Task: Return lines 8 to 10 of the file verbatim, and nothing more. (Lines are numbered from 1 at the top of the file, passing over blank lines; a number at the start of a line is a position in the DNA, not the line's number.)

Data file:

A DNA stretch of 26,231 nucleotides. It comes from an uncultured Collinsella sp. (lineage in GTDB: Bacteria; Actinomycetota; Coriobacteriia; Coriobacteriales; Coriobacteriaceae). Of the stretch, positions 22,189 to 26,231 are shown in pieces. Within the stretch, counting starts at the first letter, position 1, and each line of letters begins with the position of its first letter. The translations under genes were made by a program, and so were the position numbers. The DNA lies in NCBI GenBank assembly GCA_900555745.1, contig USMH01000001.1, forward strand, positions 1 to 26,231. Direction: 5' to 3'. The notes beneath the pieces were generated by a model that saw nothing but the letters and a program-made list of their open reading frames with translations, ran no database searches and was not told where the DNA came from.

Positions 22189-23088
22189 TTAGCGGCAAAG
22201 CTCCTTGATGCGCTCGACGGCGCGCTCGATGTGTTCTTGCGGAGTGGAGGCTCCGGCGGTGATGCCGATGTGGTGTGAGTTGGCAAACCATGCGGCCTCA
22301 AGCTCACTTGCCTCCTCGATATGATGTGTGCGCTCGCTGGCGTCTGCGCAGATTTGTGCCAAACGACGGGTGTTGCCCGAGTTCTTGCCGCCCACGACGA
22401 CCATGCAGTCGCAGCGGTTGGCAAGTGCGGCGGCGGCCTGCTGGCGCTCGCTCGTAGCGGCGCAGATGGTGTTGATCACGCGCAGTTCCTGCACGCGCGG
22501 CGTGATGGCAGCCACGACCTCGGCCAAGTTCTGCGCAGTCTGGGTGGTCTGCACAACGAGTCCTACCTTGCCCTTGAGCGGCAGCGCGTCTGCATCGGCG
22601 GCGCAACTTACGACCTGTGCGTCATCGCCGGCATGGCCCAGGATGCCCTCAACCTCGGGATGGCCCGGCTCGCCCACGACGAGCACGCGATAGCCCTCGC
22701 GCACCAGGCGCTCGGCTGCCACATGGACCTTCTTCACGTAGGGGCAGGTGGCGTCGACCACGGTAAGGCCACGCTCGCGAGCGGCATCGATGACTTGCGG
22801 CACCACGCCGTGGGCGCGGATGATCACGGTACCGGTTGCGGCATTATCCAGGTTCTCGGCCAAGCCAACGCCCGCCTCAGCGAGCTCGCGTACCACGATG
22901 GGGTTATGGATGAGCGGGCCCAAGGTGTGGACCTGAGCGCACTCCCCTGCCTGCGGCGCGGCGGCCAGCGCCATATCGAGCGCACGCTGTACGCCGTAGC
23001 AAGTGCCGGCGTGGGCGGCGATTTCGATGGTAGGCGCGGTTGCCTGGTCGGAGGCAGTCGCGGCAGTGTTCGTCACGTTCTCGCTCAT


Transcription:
22601 GCGCAACTTACGACCTGTGCGTCATCGCCGGCATGGCCCAGGATGCCCTCAACCTCGGGATGGCCCGGCTCGCCCACGACGAGCACGCGATAGCCCTCGC
22701 GCACCAGGCGCTCGGCTGCCACATGGACCTTCTTCACGTAGGGGCAGGTGGCGTCGACCACGGTAAGGCCACGCTCGCGAGCGGCATCGATGACTTGCGG
22801 CACCACGCCGTGGGCGCGGATGATCACGGTACCGGTTGCGGCATTATCCAGGTTCTCGGCCAAGCCAACGCCCGCCTCAGCGAGCTCGCGTACCACGATG